There is no doubt whatever that women have been working from sunrise to sunset throughout Christian history. This work was seen to be part of the God-assigned task of women, was part of their nature, and excited no comment, except that the more laborious it was, the better it fulfilled God’s will. Such work only excited comment when it ceased, just as an eclipse of the sun or a change in some other natural phenomenon might arouse comment. Laborious women’s work kept the female at bay, and in fact has kept both world and church afloat for millennia.
Christian history is littered with moments when women resisted this supposedly God-given agenda and moved into a kind of “end-time” behavior, where they lived a full-blown, all-or-nothing maximalist Christian life. When it came to women’s Christian vocation to service, there was no room for half-measures. Women had to cross the great divide between femaleness and Christian ministry, and no greater chasm existed in the Christian imagination. Of course, we now know that the life of Christian discipleship is expected of all believers and that co-equal discipleship, far from being a charismatic exception, is the Christian norm. Throughout history, however, such women were seen as boundary transgressors, and as being propelled forward from private to public life by powerful spirit-filled impulses. This behavior was “unnatural” and the women needed powerful divine support in order to accomplish their spiritual goals. First and foremost, they had to be profoundly disobedient in their choice of authorities, and the phrase that is so often heard is “we must obey God rather than man.”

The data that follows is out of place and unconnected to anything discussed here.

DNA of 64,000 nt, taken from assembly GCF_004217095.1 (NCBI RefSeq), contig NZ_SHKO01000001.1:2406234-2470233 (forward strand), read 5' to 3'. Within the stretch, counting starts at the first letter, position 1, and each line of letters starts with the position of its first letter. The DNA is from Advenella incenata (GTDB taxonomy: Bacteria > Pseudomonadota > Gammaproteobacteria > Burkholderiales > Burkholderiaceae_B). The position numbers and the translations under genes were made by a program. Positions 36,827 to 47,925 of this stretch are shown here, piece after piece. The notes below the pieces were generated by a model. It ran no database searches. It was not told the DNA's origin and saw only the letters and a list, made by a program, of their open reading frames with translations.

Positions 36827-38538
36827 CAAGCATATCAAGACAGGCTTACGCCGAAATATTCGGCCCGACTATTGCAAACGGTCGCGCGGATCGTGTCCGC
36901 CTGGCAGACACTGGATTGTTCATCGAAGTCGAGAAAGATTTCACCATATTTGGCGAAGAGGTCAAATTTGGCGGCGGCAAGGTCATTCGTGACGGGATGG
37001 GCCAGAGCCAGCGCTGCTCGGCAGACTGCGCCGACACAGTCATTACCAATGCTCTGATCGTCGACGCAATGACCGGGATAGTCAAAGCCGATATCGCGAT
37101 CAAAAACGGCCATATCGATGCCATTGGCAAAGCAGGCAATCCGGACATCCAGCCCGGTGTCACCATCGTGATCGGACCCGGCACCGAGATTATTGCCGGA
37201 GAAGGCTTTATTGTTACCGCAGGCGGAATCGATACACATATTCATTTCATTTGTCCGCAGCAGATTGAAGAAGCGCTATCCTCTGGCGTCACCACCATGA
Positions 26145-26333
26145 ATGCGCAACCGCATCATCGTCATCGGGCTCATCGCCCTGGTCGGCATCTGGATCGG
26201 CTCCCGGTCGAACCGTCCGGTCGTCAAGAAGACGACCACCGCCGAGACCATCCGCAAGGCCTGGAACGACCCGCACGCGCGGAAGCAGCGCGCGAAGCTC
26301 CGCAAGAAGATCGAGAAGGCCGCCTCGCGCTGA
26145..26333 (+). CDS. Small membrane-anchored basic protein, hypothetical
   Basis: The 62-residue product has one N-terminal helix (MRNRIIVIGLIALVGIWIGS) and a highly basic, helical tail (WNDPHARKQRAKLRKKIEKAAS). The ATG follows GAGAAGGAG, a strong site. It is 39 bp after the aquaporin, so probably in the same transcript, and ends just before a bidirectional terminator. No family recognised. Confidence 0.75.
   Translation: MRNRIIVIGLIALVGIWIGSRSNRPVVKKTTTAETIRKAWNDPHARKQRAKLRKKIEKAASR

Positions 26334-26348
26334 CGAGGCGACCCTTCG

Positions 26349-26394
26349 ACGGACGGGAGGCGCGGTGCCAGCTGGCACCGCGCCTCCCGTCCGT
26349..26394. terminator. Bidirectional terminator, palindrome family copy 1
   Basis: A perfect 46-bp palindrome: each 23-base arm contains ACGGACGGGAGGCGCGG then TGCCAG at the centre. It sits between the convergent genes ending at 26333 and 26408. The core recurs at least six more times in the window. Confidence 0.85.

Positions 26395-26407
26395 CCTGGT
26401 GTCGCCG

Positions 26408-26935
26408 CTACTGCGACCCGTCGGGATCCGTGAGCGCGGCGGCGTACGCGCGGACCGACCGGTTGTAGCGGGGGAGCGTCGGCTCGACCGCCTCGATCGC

Here, also, Christian history is very sketchy. Such public Christian service of women was viewed as abnormal and certainly not to be imitated, so there is no continuous historical record. Each generation of Christian women had to re-invent the wheel, so to speak, and each had to recreate the environment and conditions of women’s Christian service as if it had never existed before. They were without role models or inspirational precedents. As a result, many such women appeal to the one role model known to them from ancient fables, namely Penthesilea, queen of the Amazons. When the saintly lives of such women are written, they fail to inspire because of the protocols of hagiographical writing. In this tradition the propaganda value of the saint’s life is calculated first. Then the women’s life is written to fit the required model. It is often only when we possess both official (i.e., male-authored) and unofficial (i.e., female-authored) biographies of the same person that we can begin to see the real personality emerge.